Stephenson Home Meet Stephenson Stephenson Commentary Stephenson Videos Stephenson Media Stephenson Blog Stephenson Commodities Stephenson Book Press Stephenson Speaking Stephenson Contact
Commodity Investing Shell Shocked
Recent Tweets

Commodities: Nickel - The New Gold?
New York: June 22, 2004
By John R. Stephenson

Last week we saw resurgence in the all of the base metals with aluminum up some 5.3% for the week and copper up a healthy 3.0% on the week. But none of these base metals can compare with the strong performance for nickel whose price has surged some 36.4% in the past month and 15.9% in the last week alone.

The reason? Nickel supply is constrained with an approximate three-year wait for new worldwide capacity at a time of strong demand. The end use for all this nickel is primarily for the manufacturing of stainless steel which continues to grow at a very brisk pace, particularly in Asia. According to recent data from the International Stainless Steel Forum the output of stainless steel rose 6.9% (6.1 million tonnes) in the first quarter of this year with Asia output growing at 14.7% (2.9 million tonnes) in the same period.

Figure 1: Stainless and Heat Resisting Crude Steel Production

Source: ISSF

In our view, it is likely that this demand will remain strong while supply continues to remain tight. Chronic under-investment in nickel mining coupled with sluggish demand growth over the years has left us with too little supply to balance the surging demand. Although there is some relief in sight as Inco and BHP Bhilton (two large nickel producers) have large mines under development that should add some 5% to world supply by the end of 2007.

Normally, an economic system could be held in balance and prices held in check if there is sufficient inventory to ameliorate swings in demand. The problem this time around is that inventories of nickel on the London Metals Exchange ("LME") stand at 8,299 tonnes, a decline from the beginning of the year of 66%, and the lowest level since November of 1991. If you extrapolate the daily decline in nickel inventories that has been experienced since the beginning of May (207 tonnes per day), inventories of nickel on the LME will fall to zero in about 40 trading days. Although we may never reach the zero inventory situation, the strong fundamentals in the stainless steel market coupled with the shortage of inventories should further underpin the pricing of nickel for the next several months.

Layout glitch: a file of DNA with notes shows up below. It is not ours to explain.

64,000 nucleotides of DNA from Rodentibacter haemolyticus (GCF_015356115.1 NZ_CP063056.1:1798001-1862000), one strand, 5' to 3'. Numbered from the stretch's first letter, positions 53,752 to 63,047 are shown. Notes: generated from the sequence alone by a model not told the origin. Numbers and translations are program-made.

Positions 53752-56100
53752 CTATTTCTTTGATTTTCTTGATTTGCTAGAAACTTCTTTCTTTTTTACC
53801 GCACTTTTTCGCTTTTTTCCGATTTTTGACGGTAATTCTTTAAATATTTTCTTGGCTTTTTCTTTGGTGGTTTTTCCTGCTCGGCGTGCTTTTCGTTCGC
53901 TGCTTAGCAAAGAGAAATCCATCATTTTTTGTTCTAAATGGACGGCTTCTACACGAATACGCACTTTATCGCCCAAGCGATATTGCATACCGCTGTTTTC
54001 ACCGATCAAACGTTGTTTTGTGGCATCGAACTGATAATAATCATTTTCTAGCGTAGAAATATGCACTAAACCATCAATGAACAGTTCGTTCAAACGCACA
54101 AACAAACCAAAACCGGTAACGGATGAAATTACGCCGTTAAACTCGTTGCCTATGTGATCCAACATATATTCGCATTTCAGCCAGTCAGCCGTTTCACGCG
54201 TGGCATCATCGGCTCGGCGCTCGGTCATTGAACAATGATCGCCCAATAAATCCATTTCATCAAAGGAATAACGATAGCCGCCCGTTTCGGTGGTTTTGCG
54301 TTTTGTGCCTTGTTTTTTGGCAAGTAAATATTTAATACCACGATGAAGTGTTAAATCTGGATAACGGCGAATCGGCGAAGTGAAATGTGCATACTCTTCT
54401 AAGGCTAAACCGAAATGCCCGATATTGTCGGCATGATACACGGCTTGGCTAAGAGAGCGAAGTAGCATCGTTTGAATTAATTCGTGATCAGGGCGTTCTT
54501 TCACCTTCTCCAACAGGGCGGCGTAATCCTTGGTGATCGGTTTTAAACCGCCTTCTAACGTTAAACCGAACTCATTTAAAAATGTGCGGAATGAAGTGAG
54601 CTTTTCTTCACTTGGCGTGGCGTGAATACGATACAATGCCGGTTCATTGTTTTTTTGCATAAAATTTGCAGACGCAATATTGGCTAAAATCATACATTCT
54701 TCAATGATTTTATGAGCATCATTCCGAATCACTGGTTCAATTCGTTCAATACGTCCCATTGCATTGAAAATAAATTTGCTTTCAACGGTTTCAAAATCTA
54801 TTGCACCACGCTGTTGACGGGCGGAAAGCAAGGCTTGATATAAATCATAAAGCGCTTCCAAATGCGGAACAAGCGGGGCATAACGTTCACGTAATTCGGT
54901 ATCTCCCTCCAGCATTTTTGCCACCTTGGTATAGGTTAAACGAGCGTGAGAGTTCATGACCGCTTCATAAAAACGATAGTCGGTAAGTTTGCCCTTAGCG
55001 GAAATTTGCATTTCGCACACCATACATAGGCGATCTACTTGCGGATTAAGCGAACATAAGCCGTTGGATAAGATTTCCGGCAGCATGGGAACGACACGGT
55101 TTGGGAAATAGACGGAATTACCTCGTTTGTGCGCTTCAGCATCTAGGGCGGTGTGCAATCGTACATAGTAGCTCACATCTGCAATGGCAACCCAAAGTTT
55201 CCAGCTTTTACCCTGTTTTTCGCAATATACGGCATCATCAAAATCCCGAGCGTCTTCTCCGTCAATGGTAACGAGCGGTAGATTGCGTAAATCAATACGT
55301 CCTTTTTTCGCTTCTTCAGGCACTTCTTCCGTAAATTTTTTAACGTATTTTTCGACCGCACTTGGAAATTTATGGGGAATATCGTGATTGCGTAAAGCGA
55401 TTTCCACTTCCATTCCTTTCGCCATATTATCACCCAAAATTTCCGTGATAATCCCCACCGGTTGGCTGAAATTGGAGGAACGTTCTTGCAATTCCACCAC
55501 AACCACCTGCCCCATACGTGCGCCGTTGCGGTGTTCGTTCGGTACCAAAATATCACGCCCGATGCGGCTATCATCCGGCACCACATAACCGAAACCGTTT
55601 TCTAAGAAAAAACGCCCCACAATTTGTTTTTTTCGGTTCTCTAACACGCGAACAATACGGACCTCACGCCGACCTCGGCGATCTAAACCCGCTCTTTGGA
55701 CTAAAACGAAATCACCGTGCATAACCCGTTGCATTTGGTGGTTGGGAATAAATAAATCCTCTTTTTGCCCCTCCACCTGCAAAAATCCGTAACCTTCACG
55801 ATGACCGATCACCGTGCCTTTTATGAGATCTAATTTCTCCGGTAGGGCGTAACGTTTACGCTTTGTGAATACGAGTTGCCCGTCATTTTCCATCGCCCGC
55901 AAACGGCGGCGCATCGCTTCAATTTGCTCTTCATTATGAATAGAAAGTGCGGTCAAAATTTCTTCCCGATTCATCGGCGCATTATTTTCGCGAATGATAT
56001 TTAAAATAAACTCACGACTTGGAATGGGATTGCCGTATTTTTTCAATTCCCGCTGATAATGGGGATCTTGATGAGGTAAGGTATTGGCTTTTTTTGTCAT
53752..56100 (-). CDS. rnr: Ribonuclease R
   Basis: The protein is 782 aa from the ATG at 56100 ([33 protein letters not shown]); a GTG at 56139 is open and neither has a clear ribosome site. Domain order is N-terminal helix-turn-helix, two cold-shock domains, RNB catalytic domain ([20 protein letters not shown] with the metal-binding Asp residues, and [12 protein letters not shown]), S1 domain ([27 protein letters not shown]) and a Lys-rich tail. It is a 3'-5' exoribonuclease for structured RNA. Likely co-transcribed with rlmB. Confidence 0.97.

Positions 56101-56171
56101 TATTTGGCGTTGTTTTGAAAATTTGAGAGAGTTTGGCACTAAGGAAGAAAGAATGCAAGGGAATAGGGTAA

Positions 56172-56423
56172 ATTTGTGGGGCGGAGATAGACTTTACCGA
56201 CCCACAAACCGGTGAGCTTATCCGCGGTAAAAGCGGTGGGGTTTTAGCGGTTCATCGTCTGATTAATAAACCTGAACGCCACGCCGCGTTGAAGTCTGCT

How should you play the potential for strong nickel prices? Well, one good name to keep your eye on is Inco Ltd. (N- NYSE) which is one of the preeminent nickel producers in the world.


StephensonFiles is a division of Stephenson & Company Inc. an investment research and asset management firm which publishes research reports and commentary from time to time on securities and trends in the marketplace. The opinions and information contained herein are based upon sources which we believe to be reliable, but Stephenson & Company makes no representation as to their timeliness, accuracy or completeness. Mr. Stephenson writes a regular commentary on the markets and individual securities and the opinions expressed in this commentary are his own. This report is not an offer to sell or a solicitation of an offer to buy any security. Nothing in this article constitutes individual investment, legal or tax advice. Investments involve risk and an investor may incur profits and losses. We, our affiliates, and any officer, director or stockholder or any member of their families may have a position in and may from time to time purchase or sell any securities discussed in our articles. At the time of writing this article, Mr. Stephenson may or may not have had an investment position in the securities mentioned in this article
Join Me
Home | Meet John | Commentary | Videos | Media | Blog | Commodities | Book Press | Speaking | Contact
© 2011 - 2012 John Stephenson. All Rights Reserved